This recipe evolved naturally at Cooking by the Book. Suzen holds hands-on cooking classes for corporations, and private parties, several times a week. With dozens of people enjoying our kitchen, she orders food by the crate. Towards the end of the week, the refrigerator begins to burst with leftovers. Some are used in stock making, but it’s a shame not to take more direct advantage of the wonderful flavors just sitting there, ready to be used.
So, one of our star chefs, David Domenion created this recipe. It’s robust, meaning you can mix and match vegetables, increasing the amounts, adding others, taking some away. This recipe, for example, does not talk about green beans or peas, but you are welcome to add them to the mix.
This recipe scales up with ease, so it’s a perfect side dish for a weekend bash where you need volume for that herd of people circling the tables and the barbecue.
Those guests will all appreciate the sharp, edgy tang to this recipe. You can keep it a secret or tell them the truth: the dressing is a cleverly balanced combination of roasted garlic, mustard, balsamic vinegar, agave, and citrus zest and juice. It may be hard to pick out the individual flavor components here. It is not hard at all to relish this dish and ask for seconds.
As I said, the recipe scales.
Spring and Summer Roasted Vegetables
Yield: 10 servings
- 1 head garlic
- About ¾ cup extra virgin olive oil
- 1 bunch, about 1 pound asparagus, trimmed and cut into thirds
- 2 cups of diced vegetables, mixed: zucchini, cauliflower, squash, potatoes
- 2 medium red onions cut into chunks
- Kosher salt, to taste
- Red pepper flakes, to taste
- 2 teaspoons Dijon mustard
- ¼ cup balsamic vinegar
- 1 tablespoon agave
- Zest and juice of 1 orange or 2 lemons, optional
- Freshly ground black pepper
- 4 scallions, finely sliced
Pre heat oven to 425° F.
Cut the top off the head of garlic. Place it on a square of aluminum foil, drizzle it with 1 teaspoon olive oil, wrap it up and put it in the pre-heating oven for about 30 to 40 minutes or until soft.
Toss the asparagus with 2 tablespoons olive oil, salt and red pepper flakes and spread out on a sheet pan. Do the same with the vegetables and onions. Put them into the oven to roast. About 15 minutes for the asparagus or until they are crisp tender. About 30 to 40 minutes for the vegetables and onion or until they are lightly charred around the edges. Just keep monitoring progress and remove pieces as they reach the doneness you desire.
Put all the removed components into a large bowl as they come out of the oven. Keep the bowl covered with aluminum foil to retain heat. And, you may want to keep the bowl in an oven at low heat to maintain the temperature at the “warm to the mouth” level.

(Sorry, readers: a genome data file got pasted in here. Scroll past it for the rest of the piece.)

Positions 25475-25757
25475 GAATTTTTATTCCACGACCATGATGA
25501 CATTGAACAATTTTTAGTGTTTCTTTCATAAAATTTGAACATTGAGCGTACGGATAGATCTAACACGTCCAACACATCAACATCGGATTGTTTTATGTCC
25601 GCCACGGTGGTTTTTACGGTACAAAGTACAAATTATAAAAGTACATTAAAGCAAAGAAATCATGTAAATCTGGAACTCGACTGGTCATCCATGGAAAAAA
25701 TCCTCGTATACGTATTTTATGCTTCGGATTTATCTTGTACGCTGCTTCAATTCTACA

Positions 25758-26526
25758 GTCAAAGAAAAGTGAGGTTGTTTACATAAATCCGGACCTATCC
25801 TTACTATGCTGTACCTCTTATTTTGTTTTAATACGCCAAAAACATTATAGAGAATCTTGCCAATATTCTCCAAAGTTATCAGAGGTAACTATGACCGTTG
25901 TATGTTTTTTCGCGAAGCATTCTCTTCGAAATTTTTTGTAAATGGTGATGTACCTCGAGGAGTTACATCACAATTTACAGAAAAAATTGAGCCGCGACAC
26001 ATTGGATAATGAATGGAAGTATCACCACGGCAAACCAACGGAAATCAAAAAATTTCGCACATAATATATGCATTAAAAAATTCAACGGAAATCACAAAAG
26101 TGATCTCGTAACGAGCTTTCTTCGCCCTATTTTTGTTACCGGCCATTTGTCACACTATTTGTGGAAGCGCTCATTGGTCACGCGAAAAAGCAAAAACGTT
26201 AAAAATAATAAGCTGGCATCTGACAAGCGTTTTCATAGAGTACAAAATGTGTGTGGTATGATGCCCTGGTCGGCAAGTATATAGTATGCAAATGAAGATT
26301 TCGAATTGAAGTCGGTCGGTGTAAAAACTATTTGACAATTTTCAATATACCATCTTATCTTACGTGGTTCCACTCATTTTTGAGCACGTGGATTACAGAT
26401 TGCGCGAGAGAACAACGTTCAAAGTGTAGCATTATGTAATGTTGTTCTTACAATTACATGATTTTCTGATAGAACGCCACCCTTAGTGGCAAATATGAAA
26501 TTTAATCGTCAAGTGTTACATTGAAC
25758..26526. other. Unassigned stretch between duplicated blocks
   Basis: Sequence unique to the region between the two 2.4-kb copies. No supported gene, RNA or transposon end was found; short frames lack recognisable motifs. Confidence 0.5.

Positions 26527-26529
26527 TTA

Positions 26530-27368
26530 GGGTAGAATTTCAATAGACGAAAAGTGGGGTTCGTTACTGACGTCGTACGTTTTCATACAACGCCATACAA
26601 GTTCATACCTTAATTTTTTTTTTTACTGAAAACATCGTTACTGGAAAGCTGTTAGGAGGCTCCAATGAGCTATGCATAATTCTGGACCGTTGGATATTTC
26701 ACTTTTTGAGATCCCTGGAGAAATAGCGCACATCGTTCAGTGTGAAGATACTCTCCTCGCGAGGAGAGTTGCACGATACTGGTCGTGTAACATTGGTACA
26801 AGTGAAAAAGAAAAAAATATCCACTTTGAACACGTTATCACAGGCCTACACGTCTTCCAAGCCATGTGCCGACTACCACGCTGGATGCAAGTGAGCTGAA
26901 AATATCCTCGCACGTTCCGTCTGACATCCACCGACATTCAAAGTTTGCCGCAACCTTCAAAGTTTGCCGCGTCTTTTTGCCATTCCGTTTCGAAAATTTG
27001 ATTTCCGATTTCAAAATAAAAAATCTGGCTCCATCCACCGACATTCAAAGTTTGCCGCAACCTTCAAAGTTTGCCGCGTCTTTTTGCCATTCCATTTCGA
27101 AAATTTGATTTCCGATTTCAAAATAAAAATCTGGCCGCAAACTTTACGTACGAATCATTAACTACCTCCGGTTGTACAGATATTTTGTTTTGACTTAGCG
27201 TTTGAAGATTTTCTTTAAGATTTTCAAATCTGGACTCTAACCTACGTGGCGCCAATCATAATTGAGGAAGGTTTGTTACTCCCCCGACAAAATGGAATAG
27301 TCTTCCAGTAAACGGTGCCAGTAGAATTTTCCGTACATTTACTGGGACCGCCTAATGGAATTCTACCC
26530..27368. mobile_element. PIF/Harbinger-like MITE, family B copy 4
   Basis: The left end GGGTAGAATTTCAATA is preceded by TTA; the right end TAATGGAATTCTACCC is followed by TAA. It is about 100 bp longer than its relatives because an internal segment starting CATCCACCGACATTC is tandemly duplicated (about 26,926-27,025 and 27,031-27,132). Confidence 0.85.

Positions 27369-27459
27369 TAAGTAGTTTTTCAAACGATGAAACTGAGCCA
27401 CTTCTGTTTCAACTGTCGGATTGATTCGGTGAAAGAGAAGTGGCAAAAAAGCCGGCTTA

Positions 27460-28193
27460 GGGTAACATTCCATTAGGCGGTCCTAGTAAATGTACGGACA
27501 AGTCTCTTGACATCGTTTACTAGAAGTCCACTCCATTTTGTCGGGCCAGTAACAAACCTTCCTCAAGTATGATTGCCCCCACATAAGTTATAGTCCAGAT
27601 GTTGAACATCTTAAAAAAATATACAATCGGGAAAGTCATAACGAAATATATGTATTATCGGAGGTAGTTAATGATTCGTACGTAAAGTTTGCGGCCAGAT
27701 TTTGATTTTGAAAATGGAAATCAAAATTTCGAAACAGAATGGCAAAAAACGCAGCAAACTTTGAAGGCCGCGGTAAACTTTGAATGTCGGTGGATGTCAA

While all the vegetables are roasting, make the vinaigrette. Whisk together the mustard, balsamic and salt to taste. Add the agave and orange or lemon zest and juice, if using. Squeeze out the roasted garlic and mash it or chop it finely and add it to the dressing. Whisk this together and drizzle in ½ cup olive oil. Season with salt and pepper to taste.
Pour half the vinaigrette over the vegetables, add the scallions and toss them. Taste and adjust seasoning adding more dressing if needed. Serve while still warm or at room temperature.
Source: Chef David Domenion at Cooking by the Book
Photo Information: Canon T2i, EFS 60mm Macro Lens, F/3.5 for1/25th second at ISO‑3200
Mothers’ Day is tomorrow. When you bring her breakfast in bed, or serve her brunch, or offer that dinner you and the kids made, well, what is she going to drink? Something different. Something special. She deserves no less.
She deserves a Mexico 70.
I look forward each year to the publication of the Food & Wine Cocktail books. The 2012 edition has just been published and there, on the cover, are two sensational cocktails. That’s a classic Margarita on the left with agave leaves. And on the right, with the lime slice, is the Mexico 70. This year’s version, Cocktails 2012, includes the reinvention of over 40 classic cocktails. The Mexico 70 first appeared in 1970 when Mexico hosted the World Cup. Mexico did not win the cup, but drinkers everywhere can sample this wonder born that year.
The flavor here is deep and earthy. There is the natural heat and smoke of tequila, the powerful sweetness of agave, and the tingle of sparkling wine. That’s pleasure on many fronts, and surely Mom is entitled to that. [Dad, too!]
Yield: 1 cocktail
- 1 ounce blanco tequila
- ½ ounce fresh lime juice
- ¼ ounce agave nectar
- 3 ounces chilled dry sparkling wine
- 1 lime wheel or lime twist, for garnish
Fill a cocktail shaker with ice. Add the tequila, lime juice and agave nectar and shake well. Fine strain into a chilled champagne flute. Top with sparkling wine. Garnish the drink with the lime wheel or twist.
Source: Food and Wine Cocktails 2012